U.S. Department of State 2001 Trafficking in Persons Report - Nigeria

Nigeria (Tier 2)

Nigeria is a source, transit, and destination country for trafficked persons. The majority of trafficking from Nigeria involves females destined for Europe; Italian authorities estimate that 10,000 Nigerian prostitutes work in Italy, many of them the victims of traffickers. Nigerians, primarily women and children, also are trafficked to work on plantations in other African countries, including Gabon, Cameroon, Equatorial Guinea, and Benin. Other significant destination countries for trafficked Nigerians include the Netherlands, the Czech Republic, Spain, France, and countries in the Middle East. Nigeria also serves as a transit hub for trafficking in West Africa and to a lesser extent, a destination point for young children from nearby West African countries. There is also evidence of trafficking of children and women within Nigeria.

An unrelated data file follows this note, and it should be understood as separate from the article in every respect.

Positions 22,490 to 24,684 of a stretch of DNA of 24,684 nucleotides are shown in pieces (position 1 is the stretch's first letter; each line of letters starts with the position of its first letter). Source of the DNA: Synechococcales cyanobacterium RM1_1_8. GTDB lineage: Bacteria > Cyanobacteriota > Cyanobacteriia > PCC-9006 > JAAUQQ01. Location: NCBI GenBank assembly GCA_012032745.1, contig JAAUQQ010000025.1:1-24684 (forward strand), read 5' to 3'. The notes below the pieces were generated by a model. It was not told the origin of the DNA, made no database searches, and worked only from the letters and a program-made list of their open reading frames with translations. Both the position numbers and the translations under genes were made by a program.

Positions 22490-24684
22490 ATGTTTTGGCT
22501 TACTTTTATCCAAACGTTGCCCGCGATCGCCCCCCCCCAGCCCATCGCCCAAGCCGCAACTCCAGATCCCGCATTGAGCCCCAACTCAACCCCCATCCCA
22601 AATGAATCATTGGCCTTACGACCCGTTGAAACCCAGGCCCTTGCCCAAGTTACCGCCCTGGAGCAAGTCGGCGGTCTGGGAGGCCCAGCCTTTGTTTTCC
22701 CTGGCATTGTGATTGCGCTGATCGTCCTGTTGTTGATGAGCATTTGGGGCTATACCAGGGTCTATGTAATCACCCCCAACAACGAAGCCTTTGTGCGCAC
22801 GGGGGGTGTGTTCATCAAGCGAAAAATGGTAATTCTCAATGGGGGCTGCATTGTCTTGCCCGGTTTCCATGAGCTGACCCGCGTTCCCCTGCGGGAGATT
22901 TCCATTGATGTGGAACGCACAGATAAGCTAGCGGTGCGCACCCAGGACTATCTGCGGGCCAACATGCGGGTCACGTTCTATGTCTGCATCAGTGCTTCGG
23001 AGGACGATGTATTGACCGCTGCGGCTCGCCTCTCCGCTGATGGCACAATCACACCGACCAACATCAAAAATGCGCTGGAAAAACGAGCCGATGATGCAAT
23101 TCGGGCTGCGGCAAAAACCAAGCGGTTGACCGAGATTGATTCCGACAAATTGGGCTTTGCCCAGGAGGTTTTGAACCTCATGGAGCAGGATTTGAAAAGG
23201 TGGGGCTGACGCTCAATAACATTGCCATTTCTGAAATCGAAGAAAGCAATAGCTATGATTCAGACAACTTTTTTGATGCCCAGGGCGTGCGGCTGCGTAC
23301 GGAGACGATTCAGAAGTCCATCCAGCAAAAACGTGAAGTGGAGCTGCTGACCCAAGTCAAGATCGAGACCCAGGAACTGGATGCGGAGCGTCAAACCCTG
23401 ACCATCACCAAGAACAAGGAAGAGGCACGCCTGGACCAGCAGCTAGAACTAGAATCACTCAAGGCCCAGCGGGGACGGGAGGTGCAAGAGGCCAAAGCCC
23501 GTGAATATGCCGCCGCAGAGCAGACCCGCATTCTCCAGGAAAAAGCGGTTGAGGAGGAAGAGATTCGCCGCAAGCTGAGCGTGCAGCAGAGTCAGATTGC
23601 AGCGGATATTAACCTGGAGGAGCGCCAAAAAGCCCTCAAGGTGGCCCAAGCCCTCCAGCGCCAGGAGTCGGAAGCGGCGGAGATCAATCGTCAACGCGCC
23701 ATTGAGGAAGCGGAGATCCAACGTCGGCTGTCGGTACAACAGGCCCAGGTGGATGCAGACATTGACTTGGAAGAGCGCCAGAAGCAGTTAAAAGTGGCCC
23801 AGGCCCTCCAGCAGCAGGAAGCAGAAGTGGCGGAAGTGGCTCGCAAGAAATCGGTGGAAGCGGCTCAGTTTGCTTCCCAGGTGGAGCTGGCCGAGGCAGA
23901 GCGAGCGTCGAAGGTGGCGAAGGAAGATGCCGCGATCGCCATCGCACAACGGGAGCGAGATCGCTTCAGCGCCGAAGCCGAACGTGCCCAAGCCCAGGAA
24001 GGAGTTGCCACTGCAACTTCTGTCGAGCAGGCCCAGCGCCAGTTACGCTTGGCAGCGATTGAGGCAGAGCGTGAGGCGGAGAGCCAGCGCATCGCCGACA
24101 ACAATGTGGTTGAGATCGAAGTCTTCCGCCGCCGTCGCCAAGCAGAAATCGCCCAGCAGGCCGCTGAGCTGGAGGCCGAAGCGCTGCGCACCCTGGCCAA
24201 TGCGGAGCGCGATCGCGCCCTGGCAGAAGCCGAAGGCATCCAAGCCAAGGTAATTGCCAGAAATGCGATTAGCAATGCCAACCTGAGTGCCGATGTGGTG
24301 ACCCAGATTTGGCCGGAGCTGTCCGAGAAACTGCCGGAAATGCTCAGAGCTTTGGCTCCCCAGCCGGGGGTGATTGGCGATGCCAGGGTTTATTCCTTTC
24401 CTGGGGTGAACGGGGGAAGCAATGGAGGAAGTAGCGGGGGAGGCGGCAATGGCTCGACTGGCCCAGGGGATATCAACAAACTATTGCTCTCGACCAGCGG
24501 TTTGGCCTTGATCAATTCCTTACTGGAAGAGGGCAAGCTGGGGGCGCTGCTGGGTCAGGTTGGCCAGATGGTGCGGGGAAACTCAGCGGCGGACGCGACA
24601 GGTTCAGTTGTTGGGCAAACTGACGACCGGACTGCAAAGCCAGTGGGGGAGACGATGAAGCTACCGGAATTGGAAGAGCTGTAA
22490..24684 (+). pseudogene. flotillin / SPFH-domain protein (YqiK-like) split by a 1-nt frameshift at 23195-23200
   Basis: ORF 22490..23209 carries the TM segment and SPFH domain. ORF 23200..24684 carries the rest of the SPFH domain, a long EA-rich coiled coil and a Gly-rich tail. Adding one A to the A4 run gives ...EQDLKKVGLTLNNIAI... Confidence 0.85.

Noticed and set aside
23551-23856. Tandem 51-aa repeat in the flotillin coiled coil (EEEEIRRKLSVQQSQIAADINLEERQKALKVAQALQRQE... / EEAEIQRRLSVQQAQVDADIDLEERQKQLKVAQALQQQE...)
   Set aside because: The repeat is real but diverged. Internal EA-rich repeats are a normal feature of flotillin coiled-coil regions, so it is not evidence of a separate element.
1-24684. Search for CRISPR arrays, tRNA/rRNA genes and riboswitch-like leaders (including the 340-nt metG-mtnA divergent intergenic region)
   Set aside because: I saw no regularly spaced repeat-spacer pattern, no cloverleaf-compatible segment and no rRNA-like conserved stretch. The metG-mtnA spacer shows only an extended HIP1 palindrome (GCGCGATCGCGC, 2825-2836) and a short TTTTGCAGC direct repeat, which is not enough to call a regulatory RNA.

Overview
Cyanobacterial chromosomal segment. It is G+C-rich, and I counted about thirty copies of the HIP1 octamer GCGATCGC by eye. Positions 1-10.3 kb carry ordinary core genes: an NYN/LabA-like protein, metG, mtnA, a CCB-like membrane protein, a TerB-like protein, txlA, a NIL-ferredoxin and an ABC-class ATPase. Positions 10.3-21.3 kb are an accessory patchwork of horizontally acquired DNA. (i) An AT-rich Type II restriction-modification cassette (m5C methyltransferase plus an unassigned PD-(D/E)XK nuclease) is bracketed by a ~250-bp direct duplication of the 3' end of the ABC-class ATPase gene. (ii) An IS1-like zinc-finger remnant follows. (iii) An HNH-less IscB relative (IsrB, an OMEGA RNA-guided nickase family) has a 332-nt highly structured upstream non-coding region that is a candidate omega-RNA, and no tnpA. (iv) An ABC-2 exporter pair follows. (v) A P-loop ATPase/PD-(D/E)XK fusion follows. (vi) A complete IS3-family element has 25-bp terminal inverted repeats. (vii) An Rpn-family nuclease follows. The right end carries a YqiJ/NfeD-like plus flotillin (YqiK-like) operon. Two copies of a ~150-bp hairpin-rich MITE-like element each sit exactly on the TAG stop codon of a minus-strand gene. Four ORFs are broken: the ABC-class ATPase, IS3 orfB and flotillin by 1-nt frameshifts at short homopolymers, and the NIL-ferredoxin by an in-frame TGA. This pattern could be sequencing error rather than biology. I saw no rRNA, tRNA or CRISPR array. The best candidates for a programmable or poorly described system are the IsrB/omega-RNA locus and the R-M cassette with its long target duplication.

The Government of Nigeria does not yet fully meet the minimum standards; however, the Government is making significant efforts to combat trafficking despite a lack of resources and widespread corruption among law enforcement officials. There is no federal statute that prohibits trafficking in persons. Under the criminal code, penalties for trafficking of children include fines and imprisonment from 2 to 7 years. The penal code provides for a maximum penalty of 10 years in prison for anyone convicted of encouraging the prostitution of women or children. The Government is revising the Criminal and Penal Code as well as State Laws. In 1999 the Government funded the establishment of a 10-member police anti-trafficking task force that has facilitated the repatriation of over 400 women and girls in the past 2 years. Task force members regularly use personal funds to feed and care for victims deported back to Nigeria. However, victims also have alleged that Nigerian immigration officials are actively complicit with or may operate as part of trafficking syndicates. The Governments of Italy and Nigeria have cooperated to repatriate over 900 victims of trafficking. NGO's provide some assistance to victims, conduct public awareness campaigns, and lobby for stronger legislation. These activities have had some success on the state/local level. In 2001 Edo State passed a law specifically aimed against traffickers of women and children, with provisions beyond those found in the national criminal code.


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